Enlarges the vessels and decreases blood pressure, forcing the heart to an exercise that trains and strengthens it. It is the sauna effect: effective cardio-fitness training that does not cost fatigue, can strengthen the heart and reduce the risk of cardiovascular mortality. The study comes from the University of Finland published in 'Biomed Central'.
The research conducted with the aim of observing the impact of the sauna on cardiovascular health, in parallel with traditional risk factors such as smoking, physical inactivity and socio-economic status. The sauna has already shown benefits in the male population and now benefits to women. Ciro Indolfi, president of the Italian Society of Cardiology (sic) and professor of cardiology at the Magna Graecia University, explains what makes the difference in cardiovascular prevention of Catanzaro –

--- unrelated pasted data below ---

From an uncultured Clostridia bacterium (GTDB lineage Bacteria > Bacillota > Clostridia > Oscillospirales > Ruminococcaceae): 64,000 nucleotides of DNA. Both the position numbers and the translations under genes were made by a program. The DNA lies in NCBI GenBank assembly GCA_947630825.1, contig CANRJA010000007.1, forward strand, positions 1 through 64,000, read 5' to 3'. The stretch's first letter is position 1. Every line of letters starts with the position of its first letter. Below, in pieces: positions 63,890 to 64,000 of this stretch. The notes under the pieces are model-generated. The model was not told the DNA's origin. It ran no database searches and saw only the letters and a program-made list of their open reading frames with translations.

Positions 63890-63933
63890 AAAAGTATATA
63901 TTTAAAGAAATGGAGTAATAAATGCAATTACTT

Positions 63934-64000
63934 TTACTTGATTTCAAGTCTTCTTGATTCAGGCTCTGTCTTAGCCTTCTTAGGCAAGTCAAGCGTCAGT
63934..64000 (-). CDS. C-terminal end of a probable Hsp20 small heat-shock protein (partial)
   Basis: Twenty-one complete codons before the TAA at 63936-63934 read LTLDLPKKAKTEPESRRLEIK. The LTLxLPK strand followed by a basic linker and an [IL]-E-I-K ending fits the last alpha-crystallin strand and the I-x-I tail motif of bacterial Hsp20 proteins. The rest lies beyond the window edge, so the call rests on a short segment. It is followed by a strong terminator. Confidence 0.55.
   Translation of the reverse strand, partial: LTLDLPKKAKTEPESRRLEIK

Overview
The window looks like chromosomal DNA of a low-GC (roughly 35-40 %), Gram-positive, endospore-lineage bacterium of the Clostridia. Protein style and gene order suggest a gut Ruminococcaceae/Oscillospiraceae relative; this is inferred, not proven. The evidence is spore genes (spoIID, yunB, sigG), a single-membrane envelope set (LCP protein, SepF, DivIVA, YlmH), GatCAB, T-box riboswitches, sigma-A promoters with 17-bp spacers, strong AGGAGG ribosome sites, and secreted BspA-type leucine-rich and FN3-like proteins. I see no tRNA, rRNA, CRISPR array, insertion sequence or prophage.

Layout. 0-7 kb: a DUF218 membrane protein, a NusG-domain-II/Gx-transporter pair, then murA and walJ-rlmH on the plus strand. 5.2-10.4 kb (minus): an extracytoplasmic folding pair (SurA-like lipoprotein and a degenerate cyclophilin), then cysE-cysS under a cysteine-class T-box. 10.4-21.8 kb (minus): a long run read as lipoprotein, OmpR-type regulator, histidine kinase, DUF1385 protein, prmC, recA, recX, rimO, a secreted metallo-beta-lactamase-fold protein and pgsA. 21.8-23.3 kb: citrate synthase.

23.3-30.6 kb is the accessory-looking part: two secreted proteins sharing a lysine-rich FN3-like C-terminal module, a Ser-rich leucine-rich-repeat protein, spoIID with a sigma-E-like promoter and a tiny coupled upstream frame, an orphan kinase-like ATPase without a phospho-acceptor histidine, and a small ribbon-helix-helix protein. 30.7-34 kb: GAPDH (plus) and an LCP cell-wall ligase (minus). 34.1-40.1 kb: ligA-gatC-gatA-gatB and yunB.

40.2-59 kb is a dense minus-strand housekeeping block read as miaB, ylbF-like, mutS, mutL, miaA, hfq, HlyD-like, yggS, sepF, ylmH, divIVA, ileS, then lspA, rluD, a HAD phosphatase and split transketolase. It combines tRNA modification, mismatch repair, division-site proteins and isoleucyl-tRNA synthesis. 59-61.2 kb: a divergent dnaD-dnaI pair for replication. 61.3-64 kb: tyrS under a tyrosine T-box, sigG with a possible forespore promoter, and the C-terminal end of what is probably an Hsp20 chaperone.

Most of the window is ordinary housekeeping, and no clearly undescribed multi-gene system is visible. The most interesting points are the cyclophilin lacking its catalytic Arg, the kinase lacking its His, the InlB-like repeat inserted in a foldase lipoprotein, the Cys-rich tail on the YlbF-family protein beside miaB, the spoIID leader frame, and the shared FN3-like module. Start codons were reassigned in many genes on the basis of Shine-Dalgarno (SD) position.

The habitué of the sauna in 15 years have developed only 181 cardiovascular events, then fatal results, corresponding to about 2.7 deaths per 1,000 individuals against 10.1 per thousand among those who did not or occasionally did In addition, so it affects the length of time you stay in the cabin: 4 times a week for at least 30 minutes is ideal. "The Finnish sauna is a form of passive heat therapy widely used in Finland for relaxation, but it is used in many other countries, including Italy.
It has a total of 10-20%, 80 to 100 degrees Celsius at head level, but it is much lower at the level of floor (around 30 degrees C), a condition that keeps sauna ventilation efficient, ensuring comfortable conditions. The duration depends on comfort and temperature, but usually varies from 10 to 45 minutes depending on the person.
The results of this study – indoligoid – confirm the cardiovascular benefits of the Finnish sauna are valid for both men and women, and these effects have a positive impact on circulatory and cardiovascular function cells that line the arteries, reducing their rigidity,